POLITICAL FOCUS: United Nations commission warns climate will be unfixable by early as 2030

Ben Hume, Staff Reporter

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The United Nations Intergovernmental Panel on Climate Change (IPCC) issued a damning report on the state of our global ecosystem on Monday, Oct. 8.

For years, climate scientists have been warning the world about the impending disaster of global warming and the “point of no return,” a theoretical point at which the Earth will be too warm for climate change to be reversed. The IPCC report gives us a timetable for a point of no return, at the minimum just 12 years until the damage is permanent.

The report was the first to be commissioned by the newly created Paris agreement signed in 2015. The IPCC predicts a global increase of 2.7 degrees Fahrenheit (1.5 degrees Celsius) in average temperatures by the year 2040. The report lists a number of potential impacts and associated risks, some of which include “hot extremes in most inhabited regions…heavy precipitation in several regions…and the probability of drought and precipitation deficits in some regions.”

These are the impacts that can be found in just the first paragraph of the associated risks subsection of the report — there are five more paragraphs after this describing everything from increased ocean acidity to stunted economic growth across the globe.

The evidence is clear, and the world seems to know what’s coming. There will always be naysayers, many of which reside in our very own country, but they are beyond help. The real issue we face is the issue of the United States’ lack of any moral compass.

If you can remember back to the beginning of this administration, you might remember the first issue our president saw fit to tackle was former President Barack Obama’s decision to sign on to the Paris agreement. Since then, every single member of the international community has signed the agreement. Aside from the U.S., Syria was the last country to join, which they did in November 2017.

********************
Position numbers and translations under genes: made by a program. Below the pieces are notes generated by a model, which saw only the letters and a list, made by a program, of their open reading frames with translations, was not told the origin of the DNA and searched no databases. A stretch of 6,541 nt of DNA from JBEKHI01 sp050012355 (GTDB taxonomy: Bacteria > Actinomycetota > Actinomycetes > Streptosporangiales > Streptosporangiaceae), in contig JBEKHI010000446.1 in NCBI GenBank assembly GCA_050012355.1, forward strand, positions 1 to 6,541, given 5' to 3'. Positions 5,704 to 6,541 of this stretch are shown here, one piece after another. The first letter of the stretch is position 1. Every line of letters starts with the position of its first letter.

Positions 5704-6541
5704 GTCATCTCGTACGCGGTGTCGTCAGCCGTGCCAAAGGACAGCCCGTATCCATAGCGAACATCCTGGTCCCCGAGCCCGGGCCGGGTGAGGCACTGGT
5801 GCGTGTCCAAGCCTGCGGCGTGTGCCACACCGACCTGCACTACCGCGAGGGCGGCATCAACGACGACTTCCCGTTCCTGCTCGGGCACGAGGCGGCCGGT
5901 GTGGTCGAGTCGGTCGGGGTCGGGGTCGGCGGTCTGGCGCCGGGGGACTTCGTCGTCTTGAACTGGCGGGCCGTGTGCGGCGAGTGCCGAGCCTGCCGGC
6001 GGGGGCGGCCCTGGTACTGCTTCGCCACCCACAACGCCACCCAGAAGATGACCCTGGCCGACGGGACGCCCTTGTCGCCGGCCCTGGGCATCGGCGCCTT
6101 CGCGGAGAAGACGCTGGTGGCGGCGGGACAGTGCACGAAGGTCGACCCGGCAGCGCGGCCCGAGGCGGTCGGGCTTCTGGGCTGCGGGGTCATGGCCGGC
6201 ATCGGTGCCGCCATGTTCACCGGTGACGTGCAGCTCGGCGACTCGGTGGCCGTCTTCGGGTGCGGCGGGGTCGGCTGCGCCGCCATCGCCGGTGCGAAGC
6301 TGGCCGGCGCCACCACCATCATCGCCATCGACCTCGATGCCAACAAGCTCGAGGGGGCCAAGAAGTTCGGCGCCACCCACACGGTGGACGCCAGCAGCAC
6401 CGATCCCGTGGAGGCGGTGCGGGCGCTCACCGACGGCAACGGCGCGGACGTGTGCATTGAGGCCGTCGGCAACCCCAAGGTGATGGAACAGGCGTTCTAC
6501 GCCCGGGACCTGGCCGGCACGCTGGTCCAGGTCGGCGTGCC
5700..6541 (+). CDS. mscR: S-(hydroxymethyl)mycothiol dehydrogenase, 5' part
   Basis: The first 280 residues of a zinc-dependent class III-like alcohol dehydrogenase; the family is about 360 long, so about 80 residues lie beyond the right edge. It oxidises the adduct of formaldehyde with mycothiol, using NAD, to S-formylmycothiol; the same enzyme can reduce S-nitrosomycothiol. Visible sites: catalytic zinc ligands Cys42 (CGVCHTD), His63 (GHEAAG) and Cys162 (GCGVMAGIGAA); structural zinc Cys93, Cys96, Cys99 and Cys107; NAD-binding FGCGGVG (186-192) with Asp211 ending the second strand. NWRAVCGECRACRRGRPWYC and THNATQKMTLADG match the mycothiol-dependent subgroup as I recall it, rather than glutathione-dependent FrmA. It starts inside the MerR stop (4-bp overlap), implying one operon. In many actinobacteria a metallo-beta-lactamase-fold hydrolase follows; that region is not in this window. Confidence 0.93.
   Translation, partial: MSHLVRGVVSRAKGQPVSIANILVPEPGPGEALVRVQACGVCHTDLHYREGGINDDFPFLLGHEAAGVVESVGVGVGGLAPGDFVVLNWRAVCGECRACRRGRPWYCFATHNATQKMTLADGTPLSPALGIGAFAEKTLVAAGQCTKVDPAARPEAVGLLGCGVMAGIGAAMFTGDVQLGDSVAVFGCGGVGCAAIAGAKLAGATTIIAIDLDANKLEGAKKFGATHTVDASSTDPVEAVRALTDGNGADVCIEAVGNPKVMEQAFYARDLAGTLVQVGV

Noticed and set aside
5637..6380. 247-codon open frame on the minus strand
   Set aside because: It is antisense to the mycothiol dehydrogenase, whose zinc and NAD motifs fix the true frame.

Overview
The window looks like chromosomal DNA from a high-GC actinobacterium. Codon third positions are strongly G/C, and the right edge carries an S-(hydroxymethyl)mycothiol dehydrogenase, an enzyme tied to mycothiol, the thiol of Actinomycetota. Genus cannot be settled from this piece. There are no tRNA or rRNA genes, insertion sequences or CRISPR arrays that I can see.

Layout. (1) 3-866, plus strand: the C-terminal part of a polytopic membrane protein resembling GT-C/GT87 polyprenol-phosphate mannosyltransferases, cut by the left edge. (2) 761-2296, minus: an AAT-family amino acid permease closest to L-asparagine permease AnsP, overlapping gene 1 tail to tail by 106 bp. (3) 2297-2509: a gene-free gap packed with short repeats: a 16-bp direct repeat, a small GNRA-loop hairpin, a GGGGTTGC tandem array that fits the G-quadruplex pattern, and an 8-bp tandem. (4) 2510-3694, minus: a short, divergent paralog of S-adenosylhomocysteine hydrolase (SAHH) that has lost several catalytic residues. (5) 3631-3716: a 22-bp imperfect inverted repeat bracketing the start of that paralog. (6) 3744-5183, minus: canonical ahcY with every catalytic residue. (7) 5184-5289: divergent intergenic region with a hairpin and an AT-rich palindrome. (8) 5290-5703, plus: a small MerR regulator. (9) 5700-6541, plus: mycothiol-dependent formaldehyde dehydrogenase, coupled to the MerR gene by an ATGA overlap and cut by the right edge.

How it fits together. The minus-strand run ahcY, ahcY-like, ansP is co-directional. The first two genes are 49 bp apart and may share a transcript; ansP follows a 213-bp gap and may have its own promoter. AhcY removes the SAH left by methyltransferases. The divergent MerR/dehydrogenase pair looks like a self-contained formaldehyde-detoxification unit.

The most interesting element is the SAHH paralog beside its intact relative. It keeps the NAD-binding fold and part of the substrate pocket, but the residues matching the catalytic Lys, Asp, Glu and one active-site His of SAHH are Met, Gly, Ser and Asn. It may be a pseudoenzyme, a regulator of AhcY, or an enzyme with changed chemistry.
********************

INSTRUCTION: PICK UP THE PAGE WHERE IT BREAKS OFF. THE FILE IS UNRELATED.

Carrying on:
Following that decision, President Donald Trump led the way in relaxing pollution regulations on coal-fired power plants, even though this decision has still led to another 40 plants shutting down and no new plants planned. Trump ended the war on coal, only to show the world we don’t care a lick about the battle against the end of the world.

Several news sources have filled the media with calls to action, how each individual can do their part. You’ve surely heard the drill — recycle, compost, use reusable water bottles, reusable grocery bags and so on. All of these suggestions are very valuable, but at the end of the day, the thing we need most is to hold our own government to much higher standards. We used to be the world’s leader in science and intellect, the first on the moon and the best educated.

Here we are now, last place in the one thing that matters — caring about the Earth that we destroyed. We can’t even find politicians with enough backbone to see past their own coffers and to look at just how long we have left to save it.

So, I implore you to vote for people who will care for our pale blue dot, the only home we have, before the damage is too great.